To be a fly on Friday, what a day!
Entomologists who came up with "Friday Fly Day" are having a lot of fun posting images on social media of flies on Friday.
If you access WikiHow, "What to Do on a Friday Night," you'll find all kinds of suggestions. For instance:
- Watch a movie (that's do-able)
- Challenge friends to a game night (does anybody play games any more?)
- Treat yourself to a spa at home (a spa?)
- Give yourself a makeover (a what?)
- Cook a nice meal (how nice is nice?)
- Treat yourself to cocktail (some of us prefer coffee or water)
- Read a book or a magazine (did that, already)
- Start a new hobby (who has the time? Other hobbies are failing)
- Pamper your pet (he's already pampered; he has his own Facebook page, Vito and His Friends)
- Throw a karaoke or dance party (the neighbors would not like that)
- Work on an artistic or crafty project (some of us are crafty but not artistic)
- Start a bonfire (not in California!)
- Do something physically active (stationary bikes are good)
- and on and on and on....
Nowhere, but nowhere, does it say to take an image of a fly on Friday.
It doesn't have to be a fly on a wall. It can be a fly on a flower. But it has to be a fly on a Friday.
This one is a syrphid fly, aka flower fly or hover fly (and often mistaken for a honey bee) foraging on a blanket flower, or Gaillardia.
Gaillardia, a genus in the sunflower family, Asteraceae, is named for an 18th century French magistrate/botanist, Maître Gaillard de Charentonneau.
Maître Gaillard de Charentonneau, no doubt, never observed Friday Fly Day but being a botanist, he probably loved pollinators.
Cheers to a syrphid fly on "his" flower. (Well, it is a pollinator)
It's Friday Fly Day!
And what better day than a Friday to post an image of a syrphid fly nectaring on a tower of jewels, Echium wildpretii? We all need "pretty" in our lives.
Syrphid flies, also known as "flower flies" and "hover flies," are pollinators that hover over a blossom before touching down.
"Most species are predaceous, most commonly on aphids or mealybugs," according to the UC Statewide Integrated Pest Management Program. "Some syrphids prey on ants, caterpillars, froghoppers, psyllids, scales, other insects, or mites. About 100 to 400 aphids can be fed upon by each aphid-feeding larva before it pupates, but this varies by the mature size of the syrphid relative to the aphids' size."
Folks who assume that every critter they see in, on, or around a flower is a honey bee should know a couple of distinguishing features: bees don't hover, and syrphids have only one pair of wings, while bees have two. "Their large eyes and short antenna also give them away," notes Kelly Rourke in her U.S. Forest Service article on "Syrphid Fly (Sphaerophoria philanthus). "The absence of pollinium, or pollen sacs, is more difficult to see, but is another difference from a bee. Of the nearly 900 species of flower flies (family Syrphidae) in North America, most have yellow and black stripes."
Happy Friday Fly Day!
When a house is a home...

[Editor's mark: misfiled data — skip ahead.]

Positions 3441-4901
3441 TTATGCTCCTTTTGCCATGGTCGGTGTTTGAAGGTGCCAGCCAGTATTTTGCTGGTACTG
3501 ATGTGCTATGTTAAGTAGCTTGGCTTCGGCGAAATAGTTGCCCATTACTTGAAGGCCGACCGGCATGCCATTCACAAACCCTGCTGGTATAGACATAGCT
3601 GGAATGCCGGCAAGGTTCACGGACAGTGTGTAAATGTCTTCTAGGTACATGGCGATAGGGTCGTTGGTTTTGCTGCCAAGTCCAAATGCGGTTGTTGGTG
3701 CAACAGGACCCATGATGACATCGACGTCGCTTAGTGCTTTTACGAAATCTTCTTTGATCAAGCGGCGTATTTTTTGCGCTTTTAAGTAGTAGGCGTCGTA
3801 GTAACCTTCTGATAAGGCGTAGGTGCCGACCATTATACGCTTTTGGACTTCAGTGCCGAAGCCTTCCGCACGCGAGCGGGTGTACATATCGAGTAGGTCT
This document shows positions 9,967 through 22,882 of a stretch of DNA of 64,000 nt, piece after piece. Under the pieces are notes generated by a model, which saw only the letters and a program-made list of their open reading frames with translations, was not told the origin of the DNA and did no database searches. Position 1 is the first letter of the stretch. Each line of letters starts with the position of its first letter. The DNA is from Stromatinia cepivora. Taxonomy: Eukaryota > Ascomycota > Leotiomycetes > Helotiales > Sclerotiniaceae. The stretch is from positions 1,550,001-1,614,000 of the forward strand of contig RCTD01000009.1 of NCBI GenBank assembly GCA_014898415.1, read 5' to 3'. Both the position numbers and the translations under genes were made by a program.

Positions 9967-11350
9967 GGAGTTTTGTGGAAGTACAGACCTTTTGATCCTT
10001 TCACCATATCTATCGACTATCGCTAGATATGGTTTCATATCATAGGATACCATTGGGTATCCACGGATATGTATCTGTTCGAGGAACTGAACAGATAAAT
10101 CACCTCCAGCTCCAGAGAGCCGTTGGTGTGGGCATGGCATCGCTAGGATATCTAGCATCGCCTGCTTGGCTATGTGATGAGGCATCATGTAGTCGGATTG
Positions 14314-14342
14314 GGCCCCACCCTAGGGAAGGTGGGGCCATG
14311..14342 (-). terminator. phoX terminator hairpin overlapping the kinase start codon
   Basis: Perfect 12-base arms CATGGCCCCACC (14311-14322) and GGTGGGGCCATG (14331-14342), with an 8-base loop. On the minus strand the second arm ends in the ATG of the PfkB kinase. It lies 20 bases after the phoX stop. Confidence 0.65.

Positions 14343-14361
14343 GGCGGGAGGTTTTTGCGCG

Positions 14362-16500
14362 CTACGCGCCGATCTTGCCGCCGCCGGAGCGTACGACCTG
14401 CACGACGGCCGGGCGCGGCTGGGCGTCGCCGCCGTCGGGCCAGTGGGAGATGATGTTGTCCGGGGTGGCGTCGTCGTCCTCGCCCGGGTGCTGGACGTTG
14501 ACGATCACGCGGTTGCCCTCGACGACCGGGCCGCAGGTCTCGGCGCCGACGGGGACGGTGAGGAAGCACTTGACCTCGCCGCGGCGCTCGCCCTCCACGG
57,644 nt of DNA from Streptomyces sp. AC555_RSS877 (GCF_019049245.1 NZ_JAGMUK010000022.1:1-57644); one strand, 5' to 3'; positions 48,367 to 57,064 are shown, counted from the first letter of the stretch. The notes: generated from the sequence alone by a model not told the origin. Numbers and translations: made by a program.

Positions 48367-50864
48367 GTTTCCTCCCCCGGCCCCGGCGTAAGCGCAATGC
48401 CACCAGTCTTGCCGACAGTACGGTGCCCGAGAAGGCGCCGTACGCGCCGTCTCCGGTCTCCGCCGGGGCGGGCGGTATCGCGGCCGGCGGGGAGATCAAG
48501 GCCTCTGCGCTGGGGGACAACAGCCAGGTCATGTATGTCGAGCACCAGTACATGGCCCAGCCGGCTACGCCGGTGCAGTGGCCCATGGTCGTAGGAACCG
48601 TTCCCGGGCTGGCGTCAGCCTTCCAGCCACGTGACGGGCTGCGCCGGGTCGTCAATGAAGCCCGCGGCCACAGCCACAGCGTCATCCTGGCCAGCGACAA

Take the case of a syrphid fly, aka hover fly or flower fly. It's a cold and windy day, and it's tucked in the folds of a rock purslane, Calandrinia grandiflora, in Vacaville, Calif.
It's sipping nectar, and rotating its colorful little body to gather more nectar and glean more sun.
The syrphid fly is often mistaken for a honey bee. Both are pollinators.
Three of the easiest ways to differentiate a fly from a bee:
- A fly has one set of wings. A bee has two sets.
- A fly has short, stubby antennae. A honey bee doesn't.
- A fly has no corbicula or pollen basket. A honey bee (worker bee) does.
Last year Joanna Klein posted an interactive feature in the New York Times, wondering how we can save the bees if we don't recognize them. She asked "Can You Pick the Bees Out of This Insect Lineup?" and posted an image of bees and wanna-be bees.
Find the flies.
And then access a PDF on flower flies on the UC Agriculture and Natural Resources website to learn more about them. Authored by lead author/entomologist Robert Bugg, it's titled "Flower Flies (Syrphidae) and Other Biological Control Agents for Aphids in Vegetable Crops."/span>
The Frit and the fly...or the butterfly and the fly...
That would be the Gulf Fritillary (Agraulis vanillae) and the syrphid fly (family Syrphidae), aka flower fly or hover fly.
They meet on a beautiful autumn day on an equally beautiful Mexican sunflower (Tithonia rotundifolia). The season is winding down.
"I was here first!" the Gulf Frit proclaims.
"I was here second!" the fly says.
The yellow-and-black striped fly, masquerading as a bee, is determined to sip some nectar. It edges closer and closer.
The newly eclosed butterfly simply wants to dry its wings before taking off.
The fly is more persistent. And more hungry.
The fly brushes the butterfly. The butterfly takes flight.
Score: Fly: 1; Butterfly, 0.
A fly, oh, my!
On the approval scale, they don't rank nearly as high as honey bees, but some are often mistaken for them.
Take the Eristalis stipator, which belongs to the family Syrphidae, the hover flies.
It's about the same size as a honey bee and it's a pollinator.
We recently spotted this one--a female Eristalis stipator, as identified by senior insect biosystematist Martin Hauser of the California Department of Food and Agriculture--nectaring on tropical milkweed, Asclepias curassavica. The colors are striking--both the colors of the fly and the flowers. It's a striped fly, with black and white bands, one superimposed gold band, and buff-colored hairs piled on the thorax. And the showy flower, aka "blood flower," is red-orange with a yellow hood.
Eristalis is a large genus of approximately 99 species. The Eristalis stipator has no common name, so we just call it Eristalis stipator.
Or a fly.